Stories & Songs

L: I’m going to put discussion of Shadesmar here, for lack of a better section.

…he might have expected the heat of the enormous fire to be oppressive. Instead, he could barely feel it. Notably, the flames caused his shadow to behave normally, extending behind him instead of pointing towards the sun.

L: This is absolutely fascinating. First we have the lack of heat. So… does energy transference just not work the same way here in Shadesmar? Is the very atmosphere different? It can’t be too different or Our Heroes wouldn’t be able to breathe, right?

AP: So because stuff in Shadesmar Is Weird (™), my first assumption was that it’s not actually fire, like we would think of it in the physical realm. But it’s, like, the cognitive idea of light, which looks like what Kaladin would think or as fire, but doesn’t give off heat. Light as a Platonic ideal?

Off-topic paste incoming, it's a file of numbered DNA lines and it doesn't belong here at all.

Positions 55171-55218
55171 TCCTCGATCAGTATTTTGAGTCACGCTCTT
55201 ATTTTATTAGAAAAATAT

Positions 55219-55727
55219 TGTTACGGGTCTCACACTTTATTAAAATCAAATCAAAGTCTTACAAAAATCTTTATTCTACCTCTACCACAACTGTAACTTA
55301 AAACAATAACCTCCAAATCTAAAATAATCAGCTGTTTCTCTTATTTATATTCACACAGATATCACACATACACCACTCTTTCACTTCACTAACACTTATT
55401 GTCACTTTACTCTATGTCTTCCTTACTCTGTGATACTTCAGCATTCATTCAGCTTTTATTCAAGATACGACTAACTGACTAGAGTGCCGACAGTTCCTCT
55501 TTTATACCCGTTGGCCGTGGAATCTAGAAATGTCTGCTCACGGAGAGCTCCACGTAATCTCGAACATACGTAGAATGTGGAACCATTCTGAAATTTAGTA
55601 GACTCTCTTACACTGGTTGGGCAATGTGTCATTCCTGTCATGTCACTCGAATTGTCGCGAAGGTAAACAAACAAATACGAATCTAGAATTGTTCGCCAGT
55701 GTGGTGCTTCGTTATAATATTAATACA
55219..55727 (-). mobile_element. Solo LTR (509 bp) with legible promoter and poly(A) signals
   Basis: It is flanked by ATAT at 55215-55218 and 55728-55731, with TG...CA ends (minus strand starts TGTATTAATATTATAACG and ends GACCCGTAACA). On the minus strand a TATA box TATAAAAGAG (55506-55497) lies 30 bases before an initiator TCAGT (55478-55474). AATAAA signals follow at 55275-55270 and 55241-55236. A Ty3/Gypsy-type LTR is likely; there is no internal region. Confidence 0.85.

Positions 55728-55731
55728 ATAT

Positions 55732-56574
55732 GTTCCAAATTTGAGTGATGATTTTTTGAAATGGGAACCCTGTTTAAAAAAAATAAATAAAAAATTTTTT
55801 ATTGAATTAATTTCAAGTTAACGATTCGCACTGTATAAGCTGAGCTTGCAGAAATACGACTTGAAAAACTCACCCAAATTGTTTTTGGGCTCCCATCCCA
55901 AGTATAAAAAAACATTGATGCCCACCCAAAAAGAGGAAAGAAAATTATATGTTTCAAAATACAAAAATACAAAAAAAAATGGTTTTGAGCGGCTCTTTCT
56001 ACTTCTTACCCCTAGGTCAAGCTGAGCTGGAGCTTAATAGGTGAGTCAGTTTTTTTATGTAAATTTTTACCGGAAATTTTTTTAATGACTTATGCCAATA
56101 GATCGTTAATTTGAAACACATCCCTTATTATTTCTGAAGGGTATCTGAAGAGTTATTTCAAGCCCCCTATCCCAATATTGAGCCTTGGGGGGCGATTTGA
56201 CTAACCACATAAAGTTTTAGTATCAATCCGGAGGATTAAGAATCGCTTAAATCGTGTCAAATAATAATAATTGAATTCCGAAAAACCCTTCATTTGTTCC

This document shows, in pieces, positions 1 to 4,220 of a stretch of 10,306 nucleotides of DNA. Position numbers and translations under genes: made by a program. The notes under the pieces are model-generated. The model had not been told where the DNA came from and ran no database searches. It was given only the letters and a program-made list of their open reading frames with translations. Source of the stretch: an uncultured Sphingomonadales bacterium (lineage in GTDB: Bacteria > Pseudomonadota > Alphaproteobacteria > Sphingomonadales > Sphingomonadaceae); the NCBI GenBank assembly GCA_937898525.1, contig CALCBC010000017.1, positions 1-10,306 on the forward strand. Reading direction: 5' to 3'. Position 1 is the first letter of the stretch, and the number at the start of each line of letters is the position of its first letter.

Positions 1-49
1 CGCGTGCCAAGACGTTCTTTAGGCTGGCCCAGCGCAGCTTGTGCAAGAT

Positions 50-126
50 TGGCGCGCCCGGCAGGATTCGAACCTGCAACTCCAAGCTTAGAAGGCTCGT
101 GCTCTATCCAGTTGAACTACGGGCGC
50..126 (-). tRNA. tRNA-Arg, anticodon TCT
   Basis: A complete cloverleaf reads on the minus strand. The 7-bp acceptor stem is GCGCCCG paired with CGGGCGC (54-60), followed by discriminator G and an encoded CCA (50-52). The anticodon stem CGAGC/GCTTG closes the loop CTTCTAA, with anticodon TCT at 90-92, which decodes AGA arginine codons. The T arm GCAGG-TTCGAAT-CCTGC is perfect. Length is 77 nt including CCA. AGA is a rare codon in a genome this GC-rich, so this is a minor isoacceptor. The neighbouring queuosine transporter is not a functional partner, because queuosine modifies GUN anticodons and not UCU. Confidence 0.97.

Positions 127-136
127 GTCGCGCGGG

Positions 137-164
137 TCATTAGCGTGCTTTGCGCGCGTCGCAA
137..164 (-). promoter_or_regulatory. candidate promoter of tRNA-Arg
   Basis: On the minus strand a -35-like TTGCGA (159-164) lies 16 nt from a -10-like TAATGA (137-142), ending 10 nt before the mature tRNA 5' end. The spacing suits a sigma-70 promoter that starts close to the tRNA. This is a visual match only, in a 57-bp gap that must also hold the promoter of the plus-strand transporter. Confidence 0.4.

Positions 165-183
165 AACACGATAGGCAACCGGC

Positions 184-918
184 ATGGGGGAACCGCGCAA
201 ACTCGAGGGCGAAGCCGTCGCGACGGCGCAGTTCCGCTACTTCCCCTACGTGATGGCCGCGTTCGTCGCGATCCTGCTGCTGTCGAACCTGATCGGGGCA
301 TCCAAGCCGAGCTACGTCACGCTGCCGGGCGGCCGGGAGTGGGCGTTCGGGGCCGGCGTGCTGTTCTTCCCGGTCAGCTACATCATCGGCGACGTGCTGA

L: Then we’ve got the tidbit about the shadow going the right way. So clearly there’s something about the light of the sun that draws darkness rather than casting it.

AP: It makes his shadow behave “normally”, which the typical light sources in Shadesmar does not. Note, I have no evidence for this whatsoever, just my attempts to make sense of the cognitive realm!

“You wish me to see the unwalked paths—during the highstorm, when realms blend.”

L: The realms blend during the highstorms? Well that’s new and interesting! I wonder… just these two (physical and cognitive), or the third (spiritual) as well?